Yesterday, December 9, 2010, I was attending a new member mixer at the Commonwealth Club at 595 Market Street in San Francisco. In the lobby there was a display of artwork by particularly young artists. The above drawing by Vanessa Chow, age 7, caught my eye as being particularly good. I would be thrilled if I could create such a good drawing. I snapped this photo with my Apple iPhone 3GS, so the quality is lower than you usually see here. Sorry about that.
I enjoyed the Commonwealth Club mixer very much. I met one of their volunteers, Angie Adler, who patiently and with great enthusiasm explained what to expect should I join as a member.
I plan to attend three upcoming events:
The first is a talk by Timothy Ferriss on January 6, 2011 at 6:30pm. He’s the very busy author of The 4 Hour Workweek, a book that advocates freeing up time for pursuits that really matter to you by working smarter and dramatically more effectively so fewer hours are required. I’ve read this book at the suggestion of my friend Gleb Budman, who works much more than four hours a week at his very cool company BackBlaze.com.
The second talk, on January 13th, 2011, is by Michael Milken, the infamous junk bond king of the 1980s. Milken invested in my first company Hotpaper.com, Inc. (now part of Purple Communications, Inc.) via his participation as a limited partner in Angel Investors LP, the also infamous Ron Conway led startup fund of the late 1990s. I’ve never met Milken, but I did read of his life in a book published soon after his famous legal troubles. I am eager to see him in person, as when I’ve read his recent work, he appears to be quite thoughtful and interesting.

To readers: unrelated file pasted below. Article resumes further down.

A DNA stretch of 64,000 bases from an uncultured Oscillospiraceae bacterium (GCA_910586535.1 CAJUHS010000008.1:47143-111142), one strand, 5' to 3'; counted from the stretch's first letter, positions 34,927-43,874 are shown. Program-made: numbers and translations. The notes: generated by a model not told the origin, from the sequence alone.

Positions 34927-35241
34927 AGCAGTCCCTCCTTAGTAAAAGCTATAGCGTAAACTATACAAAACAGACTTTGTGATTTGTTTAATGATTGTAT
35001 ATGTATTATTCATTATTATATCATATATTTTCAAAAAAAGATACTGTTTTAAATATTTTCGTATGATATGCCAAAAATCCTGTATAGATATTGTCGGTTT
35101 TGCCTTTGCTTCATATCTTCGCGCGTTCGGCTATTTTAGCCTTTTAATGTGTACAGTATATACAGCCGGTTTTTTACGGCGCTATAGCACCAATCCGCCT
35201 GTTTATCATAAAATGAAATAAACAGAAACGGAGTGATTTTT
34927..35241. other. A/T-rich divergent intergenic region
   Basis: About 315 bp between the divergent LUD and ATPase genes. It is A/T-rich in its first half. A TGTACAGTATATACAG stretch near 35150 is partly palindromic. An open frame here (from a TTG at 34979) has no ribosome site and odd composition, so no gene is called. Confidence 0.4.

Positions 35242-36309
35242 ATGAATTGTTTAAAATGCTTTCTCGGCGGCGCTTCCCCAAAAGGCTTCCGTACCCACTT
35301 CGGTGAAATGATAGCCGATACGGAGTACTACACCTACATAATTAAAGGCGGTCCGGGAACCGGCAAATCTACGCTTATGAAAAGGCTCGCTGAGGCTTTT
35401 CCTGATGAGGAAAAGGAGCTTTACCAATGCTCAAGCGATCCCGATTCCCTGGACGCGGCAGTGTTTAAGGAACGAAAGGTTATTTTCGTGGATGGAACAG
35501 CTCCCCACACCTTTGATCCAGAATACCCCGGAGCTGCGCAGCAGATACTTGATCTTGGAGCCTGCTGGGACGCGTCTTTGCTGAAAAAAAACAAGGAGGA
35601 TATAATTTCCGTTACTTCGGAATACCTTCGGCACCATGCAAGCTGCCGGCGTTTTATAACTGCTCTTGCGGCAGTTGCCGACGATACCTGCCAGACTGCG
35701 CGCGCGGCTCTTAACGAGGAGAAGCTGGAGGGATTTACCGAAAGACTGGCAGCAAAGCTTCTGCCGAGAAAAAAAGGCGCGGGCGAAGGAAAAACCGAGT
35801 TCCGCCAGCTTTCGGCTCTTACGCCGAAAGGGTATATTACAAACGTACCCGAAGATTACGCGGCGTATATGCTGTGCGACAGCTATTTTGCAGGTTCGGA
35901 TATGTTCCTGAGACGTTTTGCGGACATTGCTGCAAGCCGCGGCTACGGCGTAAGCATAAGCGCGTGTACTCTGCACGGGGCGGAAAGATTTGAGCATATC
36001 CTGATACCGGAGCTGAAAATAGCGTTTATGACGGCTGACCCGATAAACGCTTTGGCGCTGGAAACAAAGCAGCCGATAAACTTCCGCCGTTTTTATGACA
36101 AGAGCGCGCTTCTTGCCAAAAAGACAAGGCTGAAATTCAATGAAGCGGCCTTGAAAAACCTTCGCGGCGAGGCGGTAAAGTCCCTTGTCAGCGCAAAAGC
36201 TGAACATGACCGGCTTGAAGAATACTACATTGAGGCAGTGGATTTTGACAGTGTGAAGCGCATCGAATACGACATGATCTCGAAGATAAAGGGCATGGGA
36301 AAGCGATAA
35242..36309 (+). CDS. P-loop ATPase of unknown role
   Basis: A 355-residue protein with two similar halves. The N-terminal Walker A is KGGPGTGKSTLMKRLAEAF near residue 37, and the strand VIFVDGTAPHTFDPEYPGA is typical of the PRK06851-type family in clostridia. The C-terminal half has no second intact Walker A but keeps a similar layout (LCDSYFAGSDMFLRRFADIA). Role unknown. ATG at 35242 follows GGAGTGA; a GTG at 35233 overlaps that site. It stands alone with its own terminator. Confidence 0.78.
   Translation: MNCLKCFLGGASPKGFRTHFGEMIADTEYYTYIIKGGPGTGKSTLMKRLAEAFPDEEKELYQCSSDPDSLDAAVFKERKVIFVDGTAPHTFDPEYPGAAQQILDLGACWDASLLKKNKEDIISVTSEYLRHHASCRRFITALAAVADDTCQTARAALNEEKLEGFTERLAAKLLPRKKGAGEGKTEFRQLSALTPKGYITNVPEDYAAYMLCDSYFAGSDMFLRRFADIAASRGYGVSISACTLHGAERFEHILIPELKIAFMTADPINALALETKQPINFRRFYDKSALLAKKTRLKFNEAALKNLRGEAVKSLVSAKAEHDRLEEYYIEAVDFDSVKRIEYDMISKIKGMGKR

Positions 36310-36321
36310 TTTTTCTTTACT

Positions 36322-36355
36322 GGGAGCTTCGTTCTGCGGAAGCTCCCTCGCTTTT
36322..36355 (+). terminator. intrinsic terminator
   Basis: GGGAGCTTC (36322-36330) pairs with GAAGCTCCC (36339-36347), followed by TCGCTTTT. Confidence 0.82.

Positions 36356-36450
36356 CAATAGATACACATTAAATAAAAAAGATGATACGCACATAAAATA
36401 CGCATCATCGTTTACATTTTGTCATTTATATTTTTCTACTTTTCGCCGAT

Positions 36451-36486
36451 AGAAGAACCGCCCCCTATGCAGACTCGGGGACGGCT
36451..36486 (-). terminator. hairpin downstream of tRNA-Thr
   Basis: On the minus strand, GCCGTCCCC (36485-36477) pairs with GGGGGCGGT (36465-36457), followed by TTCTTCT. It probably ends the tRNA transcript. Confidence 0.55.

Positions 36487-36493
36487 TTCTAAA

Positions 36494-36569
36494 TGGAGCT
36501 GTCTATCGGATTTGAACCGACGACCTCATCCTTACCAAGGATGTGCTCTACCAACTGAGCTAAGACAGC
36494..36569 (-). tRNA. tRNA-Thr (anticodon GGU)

The third talk, on January 25, 2011, is by Novella Carpenter and Joan Gussow. I don’t know of Joan, but I did read earlier this year Novella’s fascinating book Farm City. In Farm City, Novella describes how she and her boyfriend raised two full size pigs in their apartment backyard in a dangerous part of Oakland, California. The book is riveting as she describes how they dumpster dove behind fancy restaurants for food for the pigs. Full size pigs eat LOTS of food, and she could not have afforded to purchase food for them. One of the craziest stories she related is when a homeless person walked up to her while she was scooping up discarded fish parts into buckets behind a seafood restaurant. As she was scooping the slop from black plastic garbage bags, the homeless man tried to give Noella a crumpled dollar bill, to relieve what he saw as her sad plight of being reduced to scavenging for such unappealing food for herself to eat. She declined the extraordinary offer.
She’s a really funny writer, and the book still warms my heart months after I finished it.